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Astronomy question

  1. Oct 4, 2006 #1
    I'm taking Astr. 321 right now. We were supposed to read the first 3 chapters. They go through the different planets (some detail, but nothing too complicated), the sun, asteroids, etc. The lectures went over this in more detail and went through things like which elements were created first, how the rest were created, etc. Basic stuff.

    Then I get the homework:

    Question 1: If your hand is 7.5cm away from a 100 watt light bulb, it gets the same energy as it would get from the sun on a sunny day. Determine the wattage of the sun. Easy ratio (plus some squares).

    Next problem: How much mass is it fusing per second (easy, E=mc^2).

    3rd: " Estimate how long the Sun can generate this power knowing that mass of 4 protons that effectively fuse to form a He nucleus in the core of the sun is 1.008 times the mass of a helium nucleus. The missing mas is converted to energy. Nuclear fusion is somewhat inefficient in the Sun because it only occurs in the core- so assume that only 10% of the Sun's mass is ever hot enough to burn H into He and 90% of the Sun's hydrogen is untouched. Assume the Sun starts off as pure hydrogen (not quite true) and that the Sun's luminosity is constant during most of its life, its "main sequence lifetime" when it burns H into He. (answer in years) "

    While typing this I came up with an idea: do I take the mass of the Sun from the book (it's 1.99e^30 I think) and then only take Mass - (1/1.008) as the mass released as energy, and at 10% of that speed of fusion?

    If not, then I am stumped. I've been working on this since like 2 days ago with a friend.

    EDIT: My prof. is Donald Brownlee, btw. ;)
     
  2. jcsd
  3. Oct 4, 2006 #2

    Astronuc

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    Staff: Mentor

    Assume the wattage of the sun (power) is derived from fusion.

    One can calculate the energy/ reaction.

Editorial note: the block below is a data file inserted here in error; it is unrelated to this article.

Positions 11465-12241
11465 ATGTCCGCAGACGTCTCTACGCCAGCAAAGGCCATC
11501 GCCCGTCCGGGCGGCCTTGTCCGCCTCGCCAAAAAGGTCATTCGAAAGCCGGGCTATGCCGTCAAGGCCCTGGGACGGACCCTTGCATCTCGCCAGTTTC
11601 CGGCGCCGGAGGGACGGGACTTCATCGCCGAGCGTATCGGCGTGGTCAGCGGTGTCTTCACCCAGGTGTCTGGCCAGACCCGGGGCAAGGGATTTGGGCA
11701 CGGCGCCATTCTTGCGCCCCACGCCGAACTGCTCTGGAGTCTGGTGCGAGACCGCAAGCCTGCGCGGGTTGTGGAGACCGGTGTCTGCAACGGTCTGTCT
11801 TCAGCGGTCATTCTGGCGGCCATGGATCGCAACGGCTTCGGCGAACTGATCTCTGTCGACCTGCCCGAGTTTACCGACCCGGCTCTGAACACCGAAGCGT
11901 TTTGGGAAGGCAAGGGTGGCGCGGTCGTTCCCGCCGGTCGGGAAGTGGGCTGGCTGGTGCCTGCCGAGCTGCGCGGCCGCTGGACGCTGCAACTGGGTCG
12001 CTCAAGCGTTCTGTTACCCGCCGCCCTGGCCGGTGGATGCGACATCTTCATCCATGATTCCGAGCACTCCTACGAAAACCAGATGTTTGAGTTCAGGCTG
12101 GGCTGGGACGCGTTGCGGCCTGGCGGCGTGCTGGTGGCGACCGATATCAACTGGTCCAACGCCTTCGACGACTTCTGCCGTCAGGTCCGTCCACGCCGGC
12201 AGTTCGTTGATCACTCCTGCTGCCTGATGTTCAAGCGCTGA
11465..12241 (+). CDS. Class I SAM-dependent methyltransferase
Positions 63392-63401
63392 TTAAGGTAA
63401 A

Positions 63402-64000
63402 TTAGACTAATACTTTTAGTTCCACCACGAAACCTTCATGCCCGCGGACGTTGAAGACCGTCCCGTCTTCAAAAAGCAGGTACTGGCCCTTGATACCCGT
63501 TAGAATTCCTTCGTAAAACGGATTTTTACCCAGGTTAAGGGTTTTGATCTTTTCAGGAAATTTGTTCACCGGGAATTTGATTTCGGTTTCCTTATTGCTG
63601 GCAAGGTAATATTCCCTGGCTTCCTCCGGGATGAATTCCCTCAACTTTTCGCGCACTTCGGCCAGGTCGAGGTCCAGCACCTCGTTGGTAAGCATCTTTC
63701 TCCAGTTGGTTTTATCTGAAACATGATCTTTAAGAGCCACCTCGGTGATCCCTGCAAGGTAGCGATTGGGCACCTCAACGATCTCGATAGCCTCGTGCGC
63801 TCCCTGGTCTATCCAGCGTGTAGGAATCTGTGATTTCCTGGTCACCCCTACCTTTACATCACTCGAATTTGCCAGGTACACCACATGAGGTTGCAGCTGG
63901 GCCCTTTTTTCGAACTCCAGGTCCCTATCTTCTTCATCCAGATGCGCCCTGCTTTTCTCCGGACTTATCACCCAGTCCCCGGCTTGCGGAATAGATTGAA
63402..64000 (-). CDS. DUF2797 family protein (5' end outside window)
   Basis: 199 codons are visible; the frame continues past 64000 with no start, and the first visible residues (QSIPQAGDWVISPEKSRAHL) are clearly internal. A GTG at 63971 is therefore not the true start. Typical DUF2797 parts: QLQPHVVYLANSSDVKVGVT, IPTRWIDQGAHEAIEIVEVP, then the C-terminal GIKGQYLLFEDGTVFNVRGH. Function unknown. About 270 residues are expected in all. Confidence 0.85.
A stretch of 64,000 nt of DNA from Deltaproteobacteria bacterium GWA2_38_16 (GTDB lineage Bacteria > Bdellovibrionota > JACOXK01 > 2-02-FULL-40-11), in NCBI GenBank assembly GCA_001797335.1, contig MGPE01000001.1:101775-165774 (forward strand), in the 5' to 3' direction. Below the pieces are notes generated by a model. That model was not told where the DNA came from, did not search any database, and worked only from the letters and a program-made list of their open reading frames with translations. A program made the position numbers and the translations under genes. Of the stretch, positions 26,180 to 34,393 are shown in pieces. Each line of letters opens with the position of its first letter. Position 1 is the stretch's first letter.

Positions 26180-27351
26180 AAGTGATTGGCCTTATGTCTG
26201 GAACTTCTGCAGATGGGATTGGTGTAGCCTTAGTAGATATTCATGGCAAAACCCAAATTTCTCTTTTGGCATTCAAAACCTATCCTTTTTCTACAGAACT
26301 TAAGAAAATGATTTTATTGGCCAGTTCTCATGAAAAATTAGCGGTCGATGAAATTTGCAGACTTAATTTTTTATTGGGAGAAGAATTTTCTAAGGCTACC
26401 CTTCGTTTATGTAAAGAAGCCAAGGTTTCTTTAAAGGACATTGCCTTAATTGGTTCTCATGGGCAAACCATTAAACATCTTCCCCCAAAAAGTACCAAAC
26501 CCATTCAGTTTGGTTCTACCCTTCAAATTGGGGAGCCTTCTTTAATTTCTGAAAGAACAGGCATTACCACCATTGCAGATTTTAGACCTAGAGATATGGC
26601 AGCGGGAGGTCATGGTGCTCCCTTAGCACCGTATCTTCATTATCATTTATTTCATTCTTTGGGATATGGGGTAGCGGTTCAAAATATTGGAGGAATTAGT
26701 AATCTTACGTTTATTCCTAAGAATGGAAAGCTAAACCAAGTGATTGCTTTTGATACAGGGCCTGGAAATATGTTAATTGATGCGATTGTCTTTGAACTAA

Dividing the power by energy/reaction yields the reaction rate, and knowing the mass consumed per reaction.

    Dividing the mass of H in the sun, by mass consumption rate would allow one to estimate the lifetime of the sun.

    With respect to the ratio, 1.008, that is the ratio of mass of 4 protons/He-4 nucleus, or (mass 4p)/(mass He-4) = 1.008.

    If the sun's energy is generated by 10% of the mass, most of which is hydrogen, what happens when less than 10% of the mass is hydrogen?
     
  4. Oct 4, 2006 #3
    I have the wattage from question 1. Am I supposed to find out how much per reaction is "created" by assuming a proton is 1g/mol, finding out how many mols per second are fused (calculating from mass/second), then how many protons/second, then divide by 4 to get reactions/second, then do wattage/(reactions/second) to get energy/reactions?

    Ok, that makes sense. Since you're only left with reaction/second.

    So I do have to use the mass of the sun from the book, I can't calculate it here?

    I don't understand when I need to use this. So far I haven't had to... at least if I explained it correctly above.

    EDIT: I think I figured it out. Since I figured out the mass transformed into energy, I use 1.008 (ratio) to find the TOTAL mass used (before any transformation) per reaction, and then do the rest of the steps once I have the total mass, right?

    Errr... red giant?
     
    Last edited: Oct 4, 2006
  5. Oct 4, 2006 #4
    Ok, nevermind, I screwed up. What I was supposed to do was take "mass converted" per second and use it as a ratio with 1.008 to find "mass total used" per second, THEN simply divide the Sun's mass by that, right? Because even though the mass isn't converted, it's turned into He and therefore useless (for now :p).

    I still don't get the 10% thing, though. Do I only need to divide 90% of the Sun's mass by my calculated "total mass used" per second? I understand that if the Sun can't fuse any more H into He, it gets mad and grows big, ending the "main sequence lifetime", but the wording of the problem confuses me. It almost makes it seem that I only use 10% of the total mass... but that doesn't make sense, either.
     
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